Liquid Gold Chicken Stock


Making your own chicken stock is easy. Don’t let anyone tell you otherwise. A homemade stock is like liquid gold at my house. It makes the food tastier, reduces food waste and it freezes well. Although store bought is convenient, a homemade broth has more flavor. Trust me on this.

Before we get started, though, let me make something clear — chicken stock is different from chicken broth. Both are made from chicken, but a stock is made from the bones, which gives it a richer taste. Broth, on the other hand, is made more out of meat.

Making a stock is as simple as simmering a chicken carcass along with some vegetables, herbs and spices. Don’t throw out those celery or carrot ends. Toss them into the freezer until the next time you make stock. I always seem to have leftovers when I buy fresh herbs and instead of throwing them out, I now save them for the next time I make stock. It only requires about five minutes of effort to throw everything into the pot, so there’s no excuse not to make your own.

Chef Robert Hall of the Winthrop Rockefeller Institute shared his stock recipe with me. If you have not attended one of his cooking classes, you’re missing out. Not only is he an amazing chef, full of knowledge and producing amazing food, he gets to cook and teach on Petit Jean Mountain surrounded by amazing beauty and the Arkansas Rockefeller history. You can find more about Chef Hall’s classes by visiting their website.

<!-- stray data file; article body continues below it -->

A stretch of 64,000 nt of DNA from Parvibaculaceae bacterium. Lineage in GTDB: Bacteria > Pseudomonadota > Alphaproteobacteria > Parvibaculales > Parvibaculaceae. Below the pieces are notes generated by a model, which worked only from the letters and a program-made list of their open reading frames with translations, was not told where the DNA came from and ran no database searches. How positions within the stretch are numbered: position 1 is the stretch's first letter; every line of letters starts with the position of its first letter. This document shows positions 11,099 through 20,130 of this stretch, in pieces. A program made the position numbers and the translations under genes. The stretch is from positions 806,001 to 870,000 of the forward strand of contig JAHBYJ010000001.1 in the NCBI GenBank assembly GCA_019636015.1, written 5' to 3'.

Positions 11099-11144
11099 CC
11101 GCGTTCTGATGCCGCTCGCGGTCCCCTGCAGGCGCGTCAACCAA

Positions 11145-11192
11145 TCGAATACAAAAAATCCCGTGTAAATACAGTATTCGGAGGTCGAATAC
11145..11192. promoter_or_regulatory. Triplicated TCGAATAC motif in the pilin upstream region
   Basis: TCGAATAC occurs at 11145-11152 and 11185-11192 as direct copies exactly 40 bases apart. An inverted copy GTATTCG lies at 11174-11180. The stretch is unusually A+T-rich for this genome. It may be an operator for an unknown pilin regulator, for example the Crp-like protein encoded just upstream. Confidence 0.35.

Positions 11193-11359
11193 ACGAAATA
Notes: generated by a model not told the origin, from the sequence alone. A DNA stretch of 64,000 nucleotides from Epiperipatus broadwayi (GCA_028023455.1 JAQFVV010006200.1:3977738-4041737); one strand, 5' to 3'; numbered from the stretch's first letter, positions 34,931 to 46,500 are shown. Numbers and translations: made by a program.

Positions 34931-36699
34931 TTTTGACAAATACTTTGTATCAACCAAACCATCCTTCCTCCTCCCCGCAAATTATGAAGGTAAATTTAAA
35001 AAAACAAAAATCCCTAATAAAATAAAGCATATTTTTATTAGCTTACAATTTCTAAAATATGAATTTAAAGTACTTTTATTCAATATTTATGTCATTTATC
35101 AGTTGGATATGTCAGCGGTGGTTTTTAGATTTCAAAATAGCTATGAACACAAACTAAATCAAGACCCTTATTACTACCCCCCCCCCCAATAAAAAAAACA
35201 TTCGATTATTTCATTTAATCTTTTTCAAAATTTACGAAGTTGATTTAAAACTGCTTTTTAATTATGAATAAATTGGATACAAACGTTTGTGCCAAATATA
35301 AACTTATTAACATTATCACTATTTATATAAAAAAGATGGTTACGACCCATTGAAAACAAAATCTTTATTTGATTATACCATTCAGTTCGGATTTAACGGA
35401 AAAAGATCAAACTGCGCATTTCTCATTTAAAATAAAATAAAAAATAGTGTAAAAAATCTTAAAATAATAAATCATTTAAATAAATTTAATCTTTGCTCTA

4 pounds chicken carcasses, including necks and backs
1 large onion, quartered
4 carrots, peeled and cut in 1/2
4 ribs celery, cut in 1/2
1 leek, white part only, cut in 1/2 lengthwise
10 sprigs fresh thyme
10 sprigs fresh parsley with stems
2 bay leaves
8-10 peppercorns
2 whole cloves garlic, peeled
2 gallons cold water

1. Place chicken, vegetables and herbs and spices in 12-quart stockpot. Set opened steamer basket directly on ingredients in pot and pour over water.
2. Cook on high heat until you begin to see bubbles break through the surface of the liquid. Turn heat down to medium-low so stock maintains low, gentle simmer.
3. Skim the scum from the stock with a spoon or fine mesh strainer every 10-15 minutes for the first hour of cooking and twice each hour for the next 2 hours. Add hot water as needed to keep bones and vegetables submerged. Simmer uncovered for 6-8 hours.
4. Strain stock through a fine mesh strainer into another large stockpot or heatproof container discarding the solids.
5. Cool immediately in large cooler of ice or a sink full of ice water to below 40 degrees.
6. Place in refrigerator overnight.
7. Remove solidified fat from surface of liquid and store in container with lid in refrigerator for 2-3 days or in freezer for up to 3 months.
8. Prior to use, bring to boil for 2 minutes. Use as a base for soups and sauces.